January 28, 2010
Administration Updates Documentation Collection Process and
Releases Guidance to Expedite Permanent Modifications
WASHINGTON – As part of the Administration’s ongoing housing market stabilization plan, the U.S. Department of the Treasury and the Department of Housing and Urban Development (HUD) today released updated guidance for servicers participating in the Administration’s mortgage modification program. This guidance refines the documentation requirements in order to expedite conversions of current trial modifications to permanent ones.
“With more than 850,000 homeowners in trial and permanent modifications, we are providing immediate relief to struggling homeowners,” said Phyllis Caldwell, Chief of Treasury’s Homeownership Preservation Office. “Today’s guidance represents our commitment to more efficiently move qualified homeowners into permanent modifications.”
“Increasing the number of borrowers receiving permanent modifications under HAMP is critical to our efforts to preserve affordable and sustainable homeownership,” said HUD Senior Advisor for Housing Finance William Apgar. “While we continue to meet our goals to provide immediate assistance, the updates announced today should enable servicers to transition borrowers more quickly and easily from trial to permanent modification.”
On December 23, 2009, the Administration required most trial modifications to be placed in a temporary review period to ensure that all borrowers are being fairly evaluated for the program. During this temporary review period, servicers were not permitted to cancel an active HAMP trial modification for any reason other than failure to meet the HAMP property eligibility requirements. This allowed servicers to convert a significant number of trial modifications to permanent ones. In fact, the total number of conversions more than doubled in December. Guidance released today will help improve this conversion process for the future.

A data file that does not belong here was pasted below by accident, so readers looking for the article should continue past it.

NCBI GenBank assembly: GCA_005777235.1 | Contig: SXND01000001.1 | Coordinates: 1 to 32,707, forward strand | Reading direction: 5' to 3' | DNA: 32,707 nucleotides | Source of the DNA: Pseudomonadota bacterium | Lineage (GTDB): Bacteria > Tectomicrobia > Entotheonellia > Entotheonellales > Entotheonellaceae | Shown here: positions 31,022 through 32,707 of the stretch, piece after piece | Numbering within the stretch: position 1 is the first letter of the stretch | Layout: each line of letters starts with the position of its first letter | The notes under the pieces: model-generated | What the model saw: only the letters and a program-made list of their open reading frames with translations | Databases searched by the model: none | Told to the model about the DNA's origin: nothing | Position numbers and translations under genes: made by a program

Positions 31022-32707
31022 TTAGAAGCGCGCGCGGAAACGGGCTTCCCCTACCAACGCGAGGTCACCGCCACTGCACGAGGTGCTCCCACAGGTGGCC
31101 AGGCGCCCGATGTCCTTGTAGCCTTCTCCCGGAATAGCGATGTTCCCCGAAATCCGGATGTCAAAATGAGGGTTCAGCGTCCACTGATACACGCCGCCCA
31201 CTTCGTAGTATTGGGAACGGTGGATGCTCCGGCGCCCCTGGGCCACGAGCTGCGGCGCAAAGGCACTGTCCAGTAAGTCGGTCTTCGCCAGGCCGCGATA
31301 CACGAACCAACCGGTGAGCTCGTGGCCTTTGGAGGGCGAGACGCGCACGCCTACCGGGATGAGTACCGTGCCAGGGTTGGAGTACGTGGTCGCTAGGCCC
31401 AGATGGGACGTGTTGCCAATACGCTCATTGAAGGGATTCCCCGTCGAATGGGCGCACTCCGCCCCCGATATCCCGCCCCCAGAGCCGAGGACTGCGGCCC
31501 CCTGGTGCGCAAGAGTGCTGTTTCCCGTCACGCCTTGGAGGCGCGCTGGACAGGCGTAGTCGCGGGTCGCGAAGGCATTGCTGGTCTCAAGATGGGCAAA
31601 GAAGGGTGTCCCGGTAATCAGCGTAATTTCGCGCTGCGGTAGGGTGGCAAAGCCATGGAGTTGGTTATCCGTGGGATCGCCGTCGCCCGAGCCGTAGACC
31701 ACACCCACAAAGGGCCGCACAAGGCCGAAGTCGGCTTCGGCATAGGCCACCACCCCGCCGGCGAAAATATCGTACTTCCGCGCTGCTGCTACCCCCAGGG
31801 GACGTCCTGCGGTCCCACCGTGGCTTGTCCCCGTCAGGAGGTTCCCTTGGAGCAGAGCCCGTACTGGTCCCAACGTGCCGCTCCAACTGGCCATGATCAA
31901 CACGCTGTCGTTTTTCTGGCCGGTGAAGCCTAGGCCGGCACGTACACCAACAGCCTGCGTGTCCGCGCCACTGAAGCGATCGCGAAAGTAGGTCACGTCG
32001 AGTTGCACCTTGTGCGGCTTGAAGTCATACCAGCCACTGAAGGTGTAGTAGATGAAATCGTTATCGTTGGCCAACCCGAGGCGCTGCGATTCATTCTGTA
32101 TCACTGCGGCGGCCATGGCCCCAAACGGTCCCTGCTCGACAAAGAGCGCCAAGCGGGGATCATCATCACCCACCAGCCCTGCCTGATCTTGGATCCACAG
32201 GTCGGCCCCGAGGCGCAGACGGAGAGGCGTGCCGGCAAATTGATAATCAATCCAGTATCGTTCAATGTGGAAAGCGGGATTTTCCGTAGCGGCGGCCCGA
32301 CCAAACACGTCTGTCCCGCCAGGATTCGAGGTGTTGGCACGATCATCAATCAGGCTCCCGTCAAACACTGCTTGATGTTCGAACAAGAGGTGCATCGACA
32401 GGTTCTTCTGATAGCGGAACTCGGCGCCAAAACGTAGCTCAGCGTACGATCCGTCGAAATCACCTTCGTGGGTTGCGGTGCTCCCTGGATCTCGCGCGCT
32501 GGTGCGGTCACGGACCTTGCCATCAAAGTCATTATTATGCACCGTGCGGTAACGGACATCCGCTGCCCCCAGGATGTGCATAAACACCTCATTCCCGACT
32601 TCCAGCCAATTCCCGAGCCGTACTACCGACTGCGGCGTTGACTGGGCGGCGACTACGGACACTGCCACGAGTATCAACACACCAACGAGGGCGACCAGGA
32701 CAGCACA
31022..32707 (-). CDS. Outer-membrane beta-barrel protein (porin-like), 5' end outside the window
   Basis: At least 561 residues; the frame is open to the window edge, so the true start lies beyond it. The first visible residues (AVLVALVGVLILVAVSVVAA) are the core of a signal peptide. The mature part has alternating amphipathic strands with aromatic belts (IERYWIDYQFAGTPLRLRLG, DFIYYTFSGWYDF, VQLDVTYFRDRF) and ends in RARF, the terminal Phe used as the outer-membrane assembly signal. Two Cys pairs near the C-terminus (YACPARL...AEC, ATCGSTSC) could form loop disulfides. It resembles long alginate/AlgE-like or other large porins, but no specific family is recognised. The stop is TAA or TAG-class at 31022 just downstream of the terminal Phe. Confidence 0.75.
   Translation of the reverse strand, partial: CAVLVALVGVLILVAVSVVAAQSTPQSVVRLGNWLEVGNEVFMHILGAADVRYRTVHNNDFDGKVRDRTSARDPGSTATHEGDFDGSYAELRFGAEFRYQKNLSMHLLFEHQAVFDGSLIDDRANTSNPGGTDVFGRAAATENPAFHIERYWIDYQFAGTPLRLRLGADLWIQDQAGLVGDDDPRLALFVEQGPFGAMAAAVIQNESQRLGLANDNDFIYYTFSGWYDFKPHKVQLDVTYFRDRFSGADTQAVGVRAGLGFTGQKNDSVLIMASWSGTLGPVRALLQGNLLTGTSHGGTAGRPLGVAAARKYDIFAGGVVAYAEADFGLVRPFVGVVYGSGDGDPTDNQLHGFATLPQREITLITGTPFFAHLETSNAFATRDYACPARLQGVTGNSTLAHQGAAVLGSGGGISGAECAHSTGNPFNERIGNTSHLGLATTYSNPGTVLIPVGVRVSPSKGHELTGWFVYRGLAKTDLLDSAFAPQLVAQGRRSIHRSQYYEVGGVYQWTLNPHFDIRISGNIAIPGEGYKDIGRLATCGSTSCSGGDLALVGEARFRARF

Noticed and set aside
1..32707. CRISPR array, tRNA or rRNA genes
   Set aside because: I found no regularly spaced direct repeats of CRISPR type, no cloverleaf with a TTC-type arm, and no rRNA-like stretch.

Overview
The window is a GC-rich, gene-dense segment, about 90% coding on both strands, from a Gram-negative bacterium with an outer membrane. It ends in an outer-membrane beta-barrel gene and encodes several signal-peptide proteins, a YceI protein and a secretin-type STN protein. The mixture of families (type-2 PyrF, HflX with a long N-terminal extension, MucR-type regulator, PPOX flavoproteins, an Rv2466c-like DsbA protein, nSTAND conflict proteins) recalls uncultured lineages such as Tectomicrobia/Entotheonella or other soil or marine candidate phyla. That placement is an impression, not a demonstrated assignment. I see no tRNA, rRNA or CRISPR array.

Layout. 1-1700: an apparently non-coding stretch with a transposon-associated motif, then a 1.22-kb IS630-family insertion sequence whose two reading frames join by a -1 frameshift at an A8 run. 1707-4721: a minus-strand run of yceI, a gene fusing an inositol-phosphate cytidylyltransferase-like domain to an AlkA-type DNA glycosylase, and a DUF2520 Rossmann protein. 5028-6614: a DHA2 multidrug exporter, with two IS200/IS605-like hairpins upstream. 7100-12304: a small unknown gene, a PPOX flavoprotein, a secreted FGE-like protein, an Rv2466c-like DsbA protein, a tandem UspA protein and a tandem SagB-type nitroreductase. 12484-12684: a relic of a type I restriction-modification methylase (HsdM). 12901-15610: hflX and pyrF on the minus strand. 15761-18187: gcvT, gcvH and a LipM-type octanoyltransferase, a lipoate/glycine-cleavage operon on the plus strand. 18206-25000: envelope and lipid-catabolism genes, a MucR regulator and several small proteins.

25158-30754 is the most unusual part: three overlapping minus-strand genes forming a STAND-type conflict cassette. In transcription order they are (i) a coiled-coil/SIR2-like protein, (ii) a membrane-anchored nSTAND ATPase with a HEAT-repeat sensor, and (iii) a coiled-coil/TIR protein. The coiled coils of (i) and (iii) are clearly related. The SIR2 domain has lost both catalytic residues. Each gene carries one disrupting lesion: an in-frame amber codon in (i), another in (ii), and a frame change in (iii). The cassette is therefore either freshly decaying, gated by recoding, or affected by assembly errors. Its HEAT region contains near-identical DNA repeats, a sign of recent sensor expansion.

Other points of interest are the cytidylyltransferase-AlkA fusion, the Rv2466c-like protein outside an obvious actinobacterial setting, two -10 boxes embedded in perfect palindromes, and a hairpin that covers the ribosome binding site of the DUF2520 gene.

The updated process requires that key documents, including proof of income, be obtained from the borrower before a borrower evaluation can begin. This more robust requirement of upfront documentation will make it easier and quicker to convert trial modifications to permanent modifications and enable servicers to use their resources more effectively.
Supplemental Directive 10-01 provides guidance on two major issues:
1) New Requirements that Documentation be Provided Before Trial Modification Begins
Today’s guidance refines the documentation process and makes it easier for eligible borrowers in trial modifications to get permanent modifications quickly. Under this guidance:
A simple, standard package of documents will be required prior to the servicer’s evaluation of the borrower for a trial modification. This process will be required for all new HAMP modifications that became effective after June 1, although mortgage servicers may implement it sooner.
2) Converting Borrowers in the Temporary Review Period to Permanent Modifications
In December, Treasury implemented a review period through January 31 to provide servicers additional time to collect and submit missing documentation for borrowers in trial modifications, to require that borrowers be notified of any missing documents, and to give borrowers an opportunity to dispute and correct any erroneous information in their applications. Today’s guidance clarifies for servicers the proper procedures for conversion of those borrowers who are current on their monthly payments to permanent modifications.
The Home Affordable Modification Program aims to help responsible American homeowners maintain a sustainable monthly mortgage payment through a pay-for-success framework that aligns incentives of borrowers, lenders and servicers. Over 900,000 Americans have begun trial modifications since the program’s inception and over 110,000 have been approved for permanent modifications as of December 31, 2009. The median monthly savings for individual homeowners is more than $500 per month. Over 100 servicers have signed up to participate in HAMP, covering more than 89% of mortgage debt outstanding in the country.